Tracey Lee Interview w/IAmCocoa
In Hip Hop when you haven’t heard from a artist in a while… people tend to assume the artist must be doing bad for themselves… That is not always the case, especially with Rapper Tracey Lee. Not only is Tracey still recording & releasing a new mixtape that’s perfectly titled “Free Consultation” with production from 9TH Wonder, Deric “D.DOT” Angelettie & Young Guru to name a few, He is a Board Certified Lawyer with a DEGREE in Entertainment Law and doing better for himself than some of your favorite rappers.
Tracey first became known while signed to Universal Records when his single “The Theme (It’s Party Time)” became a commercial success in 1997. He’s also one of the few fortunate artist to ever record with Brooklyn’s Finest Notorious BIG (Biggie Smalls) on his single “Keep Your Hands High“. What most people didn’t know about Tracey is that he took time out from his busy music career to pursue a Law Degree. This is very impressive to me, a rapper with a Law degree is unheard of. I had to catch up with Tracey to ask him about working with Biggie, persuing law degree, his current mixtape and to get some entertainment legal advice for those artist seeking knowledge.
You are one of the few fortunate artists who had a chance to collaborate with Biggie… What was that experience like?
UNBELIEVABLE!!! During our session, BIG taught me more about the game then I had known, at that particular time. He was the first artist that I witnessed write without a pen and paper, which inspired me to eventually write lyrics in my head (without pen, paper, Blackberry, Android, iPad, etc…lol). He was just a cool dude. His skill set on the mic is unmatched to this day. He forced me to step my game up on that record. To watch his whole process of creating the verses for Keep Ya Hands High was crazy! I am truly blessed to have had an opportunity to work with one of the greatest in the history of music! Not many can say, nor will they even have the opportunity to say that. Again I am blessed.
What made you want to get into entertainment law?
Long story (laughs). The short version is my career in the music business made me want to study entertainment law. I want to be the eyes and ears for artists that are coming into the game and don’t have a clue about the music business and recording contracts, deal points, 360 deals, publishing, etc.. This is something that I didn’t have when I signed my deal, so who better to guide someone on these aspects of the business than me – someone who not only has experience as an entertainment lawyer, but who also is an established recording artist, as well.
How long have you been practicing law?
Almost 5 years.
Before you studied law and became a lawyer, did you ever sign a contract or anything that you wish you hadn’t?
(laughs) of course! In hindsight, I would have never signed the contract with Universal under the terms and conditions presented to me. However, at that time, my main objective was to have my music heard worldwide, so I don’t blame anyone for the decisions that I made for myself. Besides, I probably would not have gone to law school if I had not signed my deal with Bystorm/Universal.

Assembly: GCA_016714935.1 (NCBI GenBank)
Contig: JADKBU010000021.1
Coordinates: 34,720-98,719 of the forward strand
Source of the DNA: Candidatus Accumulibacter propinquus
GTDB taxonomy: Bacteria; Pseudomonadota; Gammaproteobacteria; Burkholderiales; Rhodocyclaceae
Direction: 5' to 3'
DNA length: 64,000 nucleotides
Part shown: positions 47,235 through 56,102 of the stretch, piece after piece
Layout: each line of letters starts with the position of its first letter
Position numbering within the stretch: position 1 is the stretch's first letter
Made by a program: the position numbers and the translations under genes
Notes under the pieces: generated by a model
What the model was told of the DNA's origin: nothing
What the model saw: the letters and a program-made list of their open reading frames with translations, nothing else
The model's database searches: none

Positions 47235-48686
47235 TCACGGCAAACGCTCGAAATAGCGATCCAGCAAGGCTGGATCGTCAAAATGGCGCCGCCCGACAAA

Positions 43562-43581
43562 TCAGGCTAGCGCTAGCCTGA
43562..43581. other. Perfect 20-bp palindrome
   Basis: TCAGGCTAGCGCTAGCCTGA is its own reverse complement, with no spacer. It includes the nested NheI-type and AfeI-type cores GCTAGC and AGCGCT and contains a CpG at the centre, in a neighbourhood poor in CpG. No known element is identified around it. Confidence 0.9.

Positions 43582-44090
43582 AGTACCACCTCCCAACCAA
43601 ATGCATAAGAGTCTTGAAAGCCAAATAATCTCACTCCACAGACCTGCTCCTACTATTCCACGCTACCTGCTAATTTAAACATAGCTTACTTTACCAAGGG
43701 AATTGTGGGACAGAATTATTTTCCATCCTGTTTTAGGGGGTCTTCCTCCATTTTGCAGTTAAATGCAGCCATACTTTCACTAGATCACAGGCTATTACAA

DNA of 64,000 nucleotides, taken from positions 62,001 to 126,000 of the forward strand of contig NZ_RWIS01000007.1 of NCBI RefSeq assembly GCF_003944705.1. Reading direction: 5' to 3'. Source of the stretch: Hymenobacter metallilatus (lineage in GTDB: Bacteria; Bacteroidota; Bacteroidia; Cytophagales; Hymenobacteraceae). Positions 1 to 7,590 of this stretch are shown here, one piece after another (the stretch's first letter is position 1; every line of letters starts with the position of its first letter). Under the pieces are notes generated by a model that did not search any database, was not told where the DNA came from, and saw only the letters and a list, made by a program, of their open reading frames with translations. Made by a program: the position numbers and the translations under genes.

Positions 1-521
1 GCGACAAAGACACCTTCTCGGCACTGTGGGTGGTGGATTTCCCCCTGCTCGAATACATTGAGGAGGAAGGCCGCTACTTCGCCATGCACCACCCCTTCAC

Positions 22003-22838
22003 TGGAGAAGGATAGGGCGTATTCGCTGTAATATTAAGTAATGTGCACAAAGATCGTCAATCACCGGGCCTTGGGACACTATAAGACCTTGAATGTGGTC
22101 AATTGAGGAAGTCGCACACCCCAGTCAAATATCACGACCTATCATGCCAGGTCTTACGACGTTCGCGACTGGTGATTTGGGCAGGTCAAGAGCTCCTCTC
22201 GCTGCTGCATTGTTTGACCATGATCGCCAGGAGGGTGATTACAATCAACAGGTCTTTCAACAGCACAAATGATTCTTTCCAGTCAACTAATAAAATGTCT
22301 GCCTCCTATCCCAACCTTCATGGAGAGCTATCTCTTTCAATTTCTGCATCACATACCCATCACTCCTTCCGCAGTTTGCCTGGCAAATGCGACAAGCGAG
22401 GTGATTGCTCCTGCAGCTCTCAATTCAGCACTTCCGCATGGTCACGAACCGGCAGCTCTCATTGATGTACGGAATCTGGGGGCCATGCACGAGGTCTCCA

How do you balance having a music career and being a lawyer?
I am very selective about the clients I take on, and I am very selective about the music I create and put out into the market. When I take on a client, 100% of my effort goes toward that client, because ethically I must serve and perform in the client’s best interest. Therefore, everything for Tracey Lee, musically, gets pushed to the side for that period of time. As an independent artist (signed under Tray Lee, Inc) I’m not under any time constraints to put out a record. This takes away the urgency factor, which helps me to keep that balance.
Nowadays, new artists are being pressured to sign 360 deals that give the record company a percentage of their income outside of just record sales. Is that a good move for the artist?
HELL NO! Realistically, it’s really up to the individual and their particular goals and aspirations. If an artist’s goal is to get the music heard, be seen by a multitude of people on a national and international level, and to receive greater financial backing, then they may have to give a little to get a little. So, if that means giving up show money, publishing rights and merchandising, then that’s what they’ll have to sacrifice. However, they should understand that there is no guarantee that they will become a national and international success by signing this kind of agreement. Also, to keep it all the way 100, the internet has evened the playing field, where you don’t need the “major label” budget to effectively market, promote and distribute the material – it’s a gamble. As an attorney, I would definitely give the pros and cons to signing a 360 deal to my client, so that they can make the best decision for themselves. Personally, I’m at a stage in my career… in my life where I will not consider such deals. I’m not against negotiating, however, but the deal has to be something that is fair for both parties.